The Narrative of the Honourable John Byron… containing An Account of the Great Distresses suffered by himself and his companions on the Coast of Patagonia, from the year 1740, till their arrival in England, 1746. With a description of St. Jago de Chile… also a relation of the loss of the Wager Man of War, one of Admiral Anson's Squadron. John BYRON.

The Narrative of the Honourable John Byron.
The Narrative of the Honourable John Byron… containing An Account of the Great Distresses suffered by himself and his companions on the Coast of Patagonia, from the year 1740, till their arrival in England, 1746. With a description of St. Jago de Chile… also a relation of the loss of the Wager Man of War, one of Admiral Anson's Squadron.

London: S. Baker and G. Leigh… and T. Davies, 1768.

Octavo, with an engraved frontispiece, original sprinkled calf, at some time rebacked, with triple labels.

Wrecked in forlorn Patagonia

'Admiral Byron's narrative of the loss of the Wager is one of the most thrilling accounts in the language, and supplied his illustrious descendant with many particulars for the shipwreck in Don Juan' (Sabin). Byron, later a noted Pacific explorer in his own right, and eventually governor of Newfoundland, was known as "foul weather Jack"; he was a midshipman aboard the Wager and his narrative provides a notable supplement to the main account of Anson's voyage.

'Admiral Byron's narrative of the loss of the Wager is one of the most thrilling accounts in the language, and supplied his illustrious descendant with many particulars for the shipwreck in Don Juan' (Sabin). Byron, later a noted Pacific explorer in his own right, and eventually governor of Newfoundland, was known as "foul weather Jack"; he was a midshipman aboard the Wager and his narrative provides a notable supplement to the main account of Anson's voyage.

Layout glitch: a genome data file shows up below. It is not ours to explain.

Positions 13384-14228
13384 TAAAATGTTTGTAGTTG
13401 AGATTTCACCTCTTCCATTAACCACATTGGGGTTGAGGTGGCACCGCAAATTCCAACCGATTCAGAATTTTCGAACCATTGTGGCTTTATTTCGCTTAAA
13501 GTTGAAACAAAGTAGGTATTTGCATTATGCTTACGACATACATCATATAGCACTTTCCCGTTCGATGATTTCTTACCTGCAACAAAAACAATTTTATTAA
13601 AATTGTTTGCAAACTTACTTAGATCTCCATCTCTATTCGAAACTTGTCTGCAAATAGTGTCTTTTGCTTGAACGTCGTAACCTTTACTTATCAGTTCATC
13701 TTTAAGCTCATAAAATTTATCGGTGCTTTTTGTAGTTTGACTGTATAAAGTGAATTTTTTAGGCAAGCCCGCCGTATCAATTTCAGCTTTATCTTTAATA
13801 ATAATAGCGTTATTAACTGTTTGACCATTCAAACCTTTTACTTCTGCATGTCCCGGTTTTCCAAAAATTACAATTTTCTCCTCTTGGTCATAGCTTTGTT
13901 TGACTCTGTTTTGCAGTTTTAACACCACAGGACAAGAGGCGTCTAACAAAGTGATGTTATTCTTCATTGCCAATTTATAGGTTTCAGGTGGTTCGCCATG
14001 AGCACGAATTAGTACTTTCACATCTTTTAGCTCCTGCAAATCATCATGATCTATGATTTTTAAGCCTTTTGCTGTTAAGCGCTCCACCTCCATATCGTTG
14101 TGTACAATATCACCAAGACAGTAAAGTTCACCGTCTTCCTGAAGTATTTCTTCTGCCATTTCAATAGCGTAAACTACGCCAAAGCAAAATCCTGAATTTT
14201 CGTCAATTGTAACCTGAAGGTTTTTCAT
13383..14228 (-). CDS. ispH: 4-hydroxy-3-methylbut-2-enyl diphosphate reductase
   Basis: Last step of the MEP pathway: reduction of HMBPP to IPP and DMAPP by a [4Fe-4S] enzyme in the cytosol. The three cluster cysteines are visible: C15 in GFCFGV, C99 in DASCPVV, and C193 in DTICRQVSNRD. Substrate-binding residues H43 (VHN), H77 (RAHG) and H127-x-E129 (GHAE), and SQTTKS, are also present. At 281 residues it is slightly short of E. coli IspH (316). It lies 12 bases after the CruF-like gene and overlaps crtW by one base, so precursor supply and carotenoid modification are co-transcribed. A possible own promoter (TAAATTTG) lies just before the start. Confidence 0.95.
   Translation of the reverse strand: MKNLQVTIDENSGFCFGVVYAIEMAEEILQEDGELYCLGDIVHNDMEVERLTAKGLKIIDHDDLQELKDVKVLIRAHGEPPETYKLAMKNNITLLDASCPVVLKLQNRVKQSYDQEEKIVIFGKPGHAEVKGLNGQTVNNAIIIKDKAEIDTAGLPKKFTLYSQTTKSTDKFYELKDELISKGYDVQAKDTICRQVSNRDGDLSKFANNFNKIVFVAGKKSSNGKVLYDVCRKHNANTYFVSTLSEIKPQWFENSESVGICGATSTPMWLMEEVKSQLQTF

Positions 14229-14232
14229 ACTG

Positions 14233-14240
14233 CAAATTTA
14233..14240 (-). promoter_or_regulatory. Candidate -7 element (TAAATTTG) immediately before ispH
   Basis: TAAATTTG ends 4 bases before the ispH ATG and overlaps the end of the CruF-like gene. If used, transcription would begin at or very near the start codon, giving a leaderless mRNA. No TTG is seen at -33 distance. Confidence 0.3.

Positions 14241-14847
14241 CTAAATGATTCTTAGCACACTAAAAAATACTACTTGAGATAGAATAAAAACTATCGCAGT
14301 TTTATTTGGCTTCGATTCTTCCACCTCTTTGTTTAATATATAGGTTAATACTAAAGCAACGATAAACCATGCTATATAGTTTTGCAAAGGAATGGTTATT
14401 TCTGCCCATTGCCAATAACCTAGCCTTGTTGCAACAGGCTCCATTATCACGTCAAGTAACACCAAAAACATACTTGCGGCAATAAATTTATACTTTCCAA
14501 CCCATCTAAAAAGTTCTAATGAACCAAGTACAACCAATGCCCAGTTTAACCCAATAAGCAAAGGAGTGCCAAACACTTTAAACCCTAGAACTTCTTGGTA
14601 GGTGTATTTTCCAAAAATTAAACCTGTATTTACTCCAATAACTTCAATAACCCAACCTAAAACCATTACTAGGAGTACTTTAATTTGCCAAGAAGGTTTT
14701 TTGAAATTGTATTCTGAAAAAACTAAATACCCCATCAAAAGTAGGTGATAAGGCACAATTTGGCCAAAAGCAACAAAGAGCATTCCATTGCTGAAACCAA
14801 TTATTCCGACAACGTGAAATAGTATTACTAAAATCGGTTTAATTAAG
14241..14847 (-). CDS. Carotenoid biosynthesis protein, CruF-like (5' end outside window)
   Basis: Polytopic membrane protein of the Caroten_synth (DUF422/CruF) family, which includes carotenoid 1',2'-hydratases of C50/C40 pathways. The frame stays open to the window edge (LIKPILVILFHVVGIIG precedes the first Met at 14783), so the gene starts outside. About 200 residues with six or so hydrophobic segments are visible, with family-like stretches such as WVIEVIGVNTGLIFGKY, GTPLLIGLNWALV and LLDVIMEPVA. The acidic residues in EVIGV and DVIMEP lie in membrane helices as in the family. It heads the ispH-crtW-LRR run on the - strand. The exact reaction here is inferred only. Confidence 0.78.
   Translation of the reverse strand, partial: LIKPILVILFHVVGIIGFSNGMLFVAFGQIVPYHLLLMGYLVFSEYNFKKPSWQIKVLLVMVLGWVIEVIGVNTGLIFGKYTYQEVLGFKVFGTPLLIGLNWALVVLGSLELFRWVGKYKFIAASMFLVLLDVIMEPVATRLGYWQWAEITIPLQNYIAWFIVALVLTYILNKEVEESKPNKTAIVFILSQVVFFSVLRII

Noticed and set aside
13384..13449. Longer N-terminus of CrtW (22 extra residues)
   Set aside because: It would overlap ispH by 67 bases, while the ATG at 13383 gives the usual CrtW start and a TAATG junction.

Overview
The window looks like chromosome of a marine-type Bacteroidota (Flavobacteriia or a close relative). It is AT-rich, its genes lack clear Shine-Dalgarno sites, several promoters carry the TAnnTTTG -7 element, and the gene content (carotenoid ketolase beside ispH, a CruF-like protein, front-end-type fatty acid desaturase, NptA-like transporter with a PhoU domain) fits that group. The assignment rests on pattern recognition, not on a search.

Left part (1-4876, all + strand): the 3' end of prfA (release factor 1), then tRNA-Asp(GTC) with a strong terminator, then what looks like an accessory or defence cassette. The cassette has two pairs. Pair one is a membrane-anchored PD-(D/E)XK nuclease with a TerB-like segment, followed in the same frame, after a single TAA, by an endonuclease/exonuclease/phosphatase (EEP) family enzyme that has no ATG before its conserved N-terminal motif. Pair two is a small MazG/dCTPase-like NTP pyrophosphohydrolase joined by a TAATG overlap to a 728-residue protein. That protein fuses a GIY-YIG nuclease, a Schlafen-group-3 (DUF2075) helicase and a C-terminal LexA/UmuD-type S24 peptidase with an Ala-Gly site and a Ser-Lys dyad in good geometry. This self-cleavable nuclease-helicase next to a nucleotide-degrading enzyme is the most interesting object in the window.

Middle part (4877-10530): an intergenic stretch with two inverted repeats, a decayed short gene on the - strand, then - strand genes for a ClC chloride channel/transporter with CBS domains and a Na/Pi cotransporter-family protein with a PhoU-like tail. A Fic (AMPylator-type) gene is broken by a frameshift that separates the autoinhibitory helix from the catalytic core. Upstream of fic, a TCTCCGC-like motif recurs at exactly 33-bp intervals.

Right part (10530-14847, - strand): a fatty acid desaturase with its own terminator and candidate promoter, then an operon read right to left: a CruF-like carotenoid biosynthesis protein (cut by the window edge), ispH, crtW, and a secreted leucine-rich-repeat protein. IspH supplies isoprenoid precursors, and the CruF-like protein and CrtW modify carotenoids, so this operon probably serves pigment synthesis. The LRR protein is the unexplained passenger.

This is the second of two editions published in 1768, of what proved to be a very popular account. Byron describes 'pillaging, treachery, and murder by the crew, most of whom claimed that since their pay ceased the moment the ship was lost they were no longer subject to military discipline and it was every man for himself. It told of Byron's own living off the sea, without shelter or clothing, on the 'most unprofitable spot on the globe of the earth'; of his going without a full meal for thirteen months; of his living three years in the lands of the Spaniards… and of his eventual return to England… almost five years after the shipwreck' (R.E. Gallagher, Byron's Journal, Hakluyt Society, 1964).

It was for this Byron (and not for the poet as was long assumed) that Cook named Byron Bay on the north coast of New South Wales.

Provenance: Thomas Smyth (armorial bookplate with motto: "Quod Sit Meritus Ferat": Chilton Books point out that Burke's peerage lists a similar crest for the Smyth family of Henlow, Bedfordshire).

Hill, 233; Sabin, 9730.

Condition Report: In excellent condition.

Price (AUD): $2,750.00

US$2,065.92   Other currencies

Ref: #5000389

Condition Report